our work in larger national parks where only a limited sampling is possible
and many vegetation communities are far from the road.
Vegetation was classified according to Agee (1987) and FGDC (1997).Agee's
system consists of 11 plant communities relevant to the forested areas
that dominate the park.These
forest communities are based on empirical data and subsequent analysis
that confirms the robustness of the individual communities as discrete
entities.This classification provided
an accurate representation of the forest composition of the park in terms
of species dominance.
Data collected for each patch included an exhaustive species list for
both overstory and understory plants, a tree survey, forest community,
fuel model, ground fuels, and characteristics essential to calculating
Data from the field work was entered into a database.The
field data was manipulated to produce statistics for each patch. For patches
with more than one plot, data were averaged from the different plots. Stem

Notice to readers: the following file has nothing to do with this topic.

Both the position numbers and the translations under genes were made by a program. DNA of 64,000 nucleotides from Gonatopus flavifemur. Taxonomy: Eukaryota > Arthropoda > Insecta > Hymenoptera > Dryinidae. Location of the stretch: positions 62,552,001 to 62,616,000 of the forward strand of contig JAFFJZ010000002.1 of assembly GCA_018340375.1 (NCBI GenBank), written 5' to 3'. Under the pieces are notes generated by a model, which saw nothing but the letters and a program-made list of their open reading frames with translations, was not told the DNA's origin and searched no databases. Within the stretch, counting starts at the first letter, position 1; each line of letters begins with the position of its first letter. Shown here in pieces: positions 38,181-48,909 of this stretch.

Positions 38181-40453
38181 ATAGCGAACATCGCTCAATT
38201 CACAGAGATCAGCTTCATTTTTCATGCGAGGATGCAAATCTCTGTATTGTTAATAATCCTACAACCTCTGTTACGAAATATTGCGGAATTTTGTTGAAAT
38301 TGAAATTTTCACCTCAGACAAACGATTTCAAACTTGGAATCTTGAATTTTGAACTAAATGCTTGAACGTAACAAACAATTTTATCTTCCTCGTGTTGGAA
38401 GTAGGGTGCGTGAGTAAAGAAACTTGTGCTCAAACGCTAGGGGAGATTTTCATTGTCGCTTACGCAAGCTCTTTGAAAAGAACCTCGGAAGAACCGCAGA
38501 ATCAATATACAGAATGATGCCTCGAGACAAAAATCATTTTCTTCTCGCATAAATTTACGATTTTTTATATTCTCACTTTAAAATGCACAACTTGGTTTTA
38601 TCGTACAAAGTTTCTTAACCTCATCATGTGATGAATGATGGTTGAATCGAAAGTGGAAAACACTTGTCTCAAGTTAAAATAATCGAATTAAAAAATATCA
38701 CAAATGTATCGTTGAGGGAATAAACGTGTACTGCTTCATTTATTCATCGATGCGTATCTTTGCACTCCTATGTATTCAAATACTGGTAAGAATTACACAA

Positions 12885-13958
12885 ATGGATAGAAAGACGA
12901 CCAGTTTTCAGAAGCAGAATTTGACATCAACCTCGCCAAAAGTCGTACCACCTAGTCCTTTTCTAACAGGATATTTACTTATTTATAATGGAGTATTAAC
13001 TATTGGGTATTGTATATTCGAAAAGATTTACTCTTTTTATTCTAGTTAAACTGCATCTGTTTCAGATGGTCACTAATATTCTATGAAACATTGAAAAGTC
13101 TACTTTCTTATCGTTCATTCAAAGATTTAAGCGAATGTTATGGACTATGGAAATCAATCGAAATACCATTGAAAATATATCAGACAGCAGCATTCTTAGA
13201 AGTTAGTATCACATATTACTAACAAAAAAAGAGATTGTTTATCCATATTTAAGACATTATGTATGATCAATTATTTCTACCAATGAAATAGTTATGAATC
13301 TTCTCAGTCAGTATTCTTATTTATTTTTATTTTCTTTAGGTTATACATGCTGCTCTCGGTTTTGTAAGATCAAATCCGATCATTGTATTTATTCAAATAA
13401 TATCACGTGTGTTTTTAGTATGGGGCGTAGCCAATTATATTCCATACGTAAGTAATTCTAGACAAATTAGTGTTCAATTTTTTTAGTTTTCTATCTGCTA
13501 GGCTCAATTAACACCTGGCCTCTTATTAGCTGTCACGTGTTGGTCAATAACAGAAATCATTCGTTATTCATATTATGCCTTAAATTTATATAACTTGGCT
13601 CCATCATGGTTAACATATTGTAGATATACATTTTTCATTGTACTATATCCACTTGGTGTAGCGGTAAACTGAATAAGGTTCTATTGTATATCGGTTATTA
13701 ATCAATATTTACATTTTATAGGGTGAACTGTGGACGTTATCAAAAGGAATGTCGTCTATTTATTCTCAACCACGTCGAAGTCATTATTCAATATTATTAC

count and basal area for each patch were derived from the tree survey.
Number of communities per patch, number of fuel models, number of understory
and overstory species, dominant fuel model and dominant community for each
patch were determined from patch characteristics.Crown
bulk density for each patch was determined from the modal tree and tree
survey. Fuel loadings for each patch were determined from the ground fuels
data.This provides the fuel variables
necessary to run FARSITE (Finney 1998), which simulates the spatial and
temporal spread and behavior of fire. We
also developed a crosswalk from the Agee (1987) community system to the
National Vegetation Classification System (NVCS) (FGDC 1997, USGS 1997)
to meet the Department of Interior requirement that vegetation mapping
use the NVCS.
We transferred the major characteristics of each patch from the database
to a geospatial coverage, enabling mapping of those attributes.Figure
2 contains maps showing the dominant community types per Agee (1987).Because
each patch might have multiple plots, and each plot might reflect more